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Divorce in the Bible
The Gospel of Luke, Chapter 16 - The Divorce Discourse, Luke 16:16-18 - Christogenea on Talkshoe 09-28-2012
Submitted by William Finck on Fri, 09/28/2012 - 21:49
Divorce in the Bible
[Note: This is a re-post, July 31st 2011. I went looking for this paper on the site this morning, and could not find it, although I was under the impression that it was posted here.]
Many so-called Bible scholars attempt to draw a distinction between the phrase “put away” and the word “divorce”, to assert that these two words mean something different, when in reality they are both often used in relation to the act of a man divorcing a wife. And by making a distinction between these two terms, many of these men even take it so far as to justify divorce, as if it were an acceptable practice. At the same time, those same men also often misconstrue the relationship of marriage, divorce, and remarriage that Yahweh has with his people Israel in the Old and New Covenants.
These so-called scholars often start by identifying and attempting to make a distinction between the Greek word apoluo, a verb often translated to put away, and the noun apostasion, used to refer to the writing which officially documents the act of separation of a man and his wife. Used with another noun which means writing or a document, apostasion is used in the Greek Septuagint Old Testament (the LXX) and in the Greek of the New Testament to describe a bill of divorcement. However in trying to create a distinction between the use of the noun and the use of the verb, because the two words truly are from separate Greek roots, certain apologists for divorce overlook several facts, the first and most obvious simply being that they are trying to create a distinction between a noun and a verb, words that are two different parts of speech, without examining how they are commonly used elsewhere. These words shall be discussed here, and the Liddell and Scott Greek-English Lexicon (L&S) shall be the primary source used in order to do so.
In order to gauge how these two words are used without partiality, because the words represent different parts of speech (a noun and a verb), one must assess how these words are used in the parts of speech which correspond, as well as how their counterparts are used. In other words, apoluo has a corresponding noun which is derived from the same root, and apostasion has a corresponding verb which is derived from the same root. One would not compare “racing” to “walkway”, however one may certainly compare “racing” to “walking”, or “raceway” to “walkway”.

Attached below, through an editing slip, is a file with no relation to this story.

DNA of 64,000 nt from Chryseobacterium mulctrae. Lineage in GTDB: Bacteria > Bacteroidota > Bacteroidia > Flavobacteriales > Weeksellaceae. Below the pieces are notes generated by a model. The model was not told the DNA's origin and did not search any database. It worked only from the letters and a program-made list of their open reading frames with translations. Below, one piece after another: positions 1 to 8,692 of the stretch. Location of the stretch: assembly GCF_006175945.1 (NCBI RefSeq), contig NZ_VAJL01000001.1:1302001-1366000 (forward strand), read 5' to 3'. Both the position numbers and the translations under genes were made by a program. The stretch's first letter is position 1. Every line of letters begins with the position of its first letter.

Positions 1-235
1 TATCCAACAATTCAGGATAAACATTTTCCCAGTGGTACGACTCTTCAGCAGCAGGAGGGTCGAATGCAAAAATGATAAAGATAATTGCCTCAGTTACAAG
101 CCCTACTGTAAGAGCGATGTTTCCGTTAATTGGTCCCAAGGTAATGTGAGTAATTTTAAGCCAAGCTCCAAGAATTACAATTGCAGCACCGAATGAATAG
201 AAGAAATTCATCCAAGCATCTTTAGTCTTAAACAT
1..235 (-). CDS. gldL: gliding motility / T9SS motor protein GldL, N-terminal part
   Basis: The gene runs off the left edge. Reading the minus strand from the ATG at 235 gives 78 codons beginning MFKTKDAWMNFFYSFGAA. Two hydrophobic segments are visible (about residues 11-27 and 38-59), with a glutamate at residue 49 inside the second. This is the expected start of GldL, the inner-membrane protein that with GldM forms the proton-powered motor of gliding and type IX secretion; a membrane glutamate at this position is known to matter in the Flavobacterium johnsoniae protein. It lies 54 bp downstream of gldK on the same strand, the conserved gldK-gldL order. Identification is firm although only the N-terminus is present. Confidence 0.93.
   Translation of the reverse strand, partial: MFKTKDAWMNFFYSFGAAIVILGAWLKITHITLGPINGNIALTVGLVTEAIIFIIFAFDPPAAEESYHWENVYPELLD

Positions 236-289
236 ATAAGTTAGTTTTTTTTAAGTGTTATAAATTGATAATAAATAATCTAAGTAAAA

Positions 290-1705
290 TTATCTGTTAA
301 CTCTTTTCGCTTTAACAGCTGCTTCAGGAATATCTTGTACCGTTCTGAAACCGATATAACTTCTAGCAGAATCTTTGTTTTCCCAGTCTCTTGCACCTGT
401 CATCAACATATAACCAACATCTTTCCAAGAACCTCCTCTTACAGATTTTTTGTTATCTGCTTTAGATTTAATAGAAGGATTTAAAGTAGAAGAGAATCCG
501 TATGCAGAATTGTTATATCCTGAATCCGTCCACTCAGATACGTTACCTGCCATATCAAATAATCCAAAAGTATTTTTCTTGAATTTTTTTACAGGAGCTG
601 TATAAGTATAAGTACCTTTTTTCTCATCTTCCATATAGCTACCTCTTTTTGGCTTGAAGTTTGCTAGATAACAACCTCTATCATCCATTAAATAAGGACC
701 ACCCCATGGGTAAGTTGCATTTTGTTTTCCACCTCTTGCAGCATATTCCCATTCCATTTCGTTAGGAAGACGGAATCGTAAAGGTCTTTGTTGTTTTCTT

The noun apostasion has a verbal form: aphistami, which primarily means to put away, remove (L&S), much like the word apoluo is used in the New Testament when referring to the dissolution of a husband-wife relationship. The verb aphistami appears a total of 244 times in 227 different verses in the Greek Septuagint and New Testament combined (Bible Works 7.0). However the definitions for this word offered by Liddell & Scott make no mention of its use concerning husband/wife divorce. In fact, never once in the Septuagint or in the New Testament Greek does the verb aphistami appear in the context of marriage, or the dissolution of marriage at separation, which is divorce.
The verb apoluo is defined by Liddell and Scott primarily as “… to loose from … to undo … to set free from, release or relieve from … to discharge … to divorce a wife …” and the verb has a noun form: apolusis, which Liddell and Scott define as “… release, deliverance from a thing”. The noun does not appear in the New Testament and in the Septuagint Greek it appears only in 3 Maccabees 6:37, 40 and 7:16, in the sense in which Liddell and Scott have defined it. This noun is never used in the Bible to describe the separation of a man and a wife. It was evidently not used in the common Greek vernacular specifically related to divorce, or separation from a wife.
If it were that the verb aphistami or the noun apolusis were ever used in the Greek literature or in the Bible to describe divorce or the act of divorcing, then it would be fair to distinguish apoluo and apostasion as if they possibly may refer to two different things when used to refer to the dissolution of a husband-wife relationship. However the former are not ever used in such a manner, and so we see that for whatever reason, when describing the act of divorce between a husband and wife, that the noun apostasion is used to signify “divorce”, when speaking of the piece of paper that records the divorce – but the word or its corresponding verb aphistami are never used anywhere in Scripture or in secular Greek writing to describe the act of divorce itself. For this, the verb apoluo is used. The noun corresponding to apoluo, which is apolusis, is never used to describe the act of a man separating from his wife; only the noun apostasion is used to describe the piece of paper which makes an official record of the event! Yet the paper is certainly not the event itself. That is described by the verb, apoluo!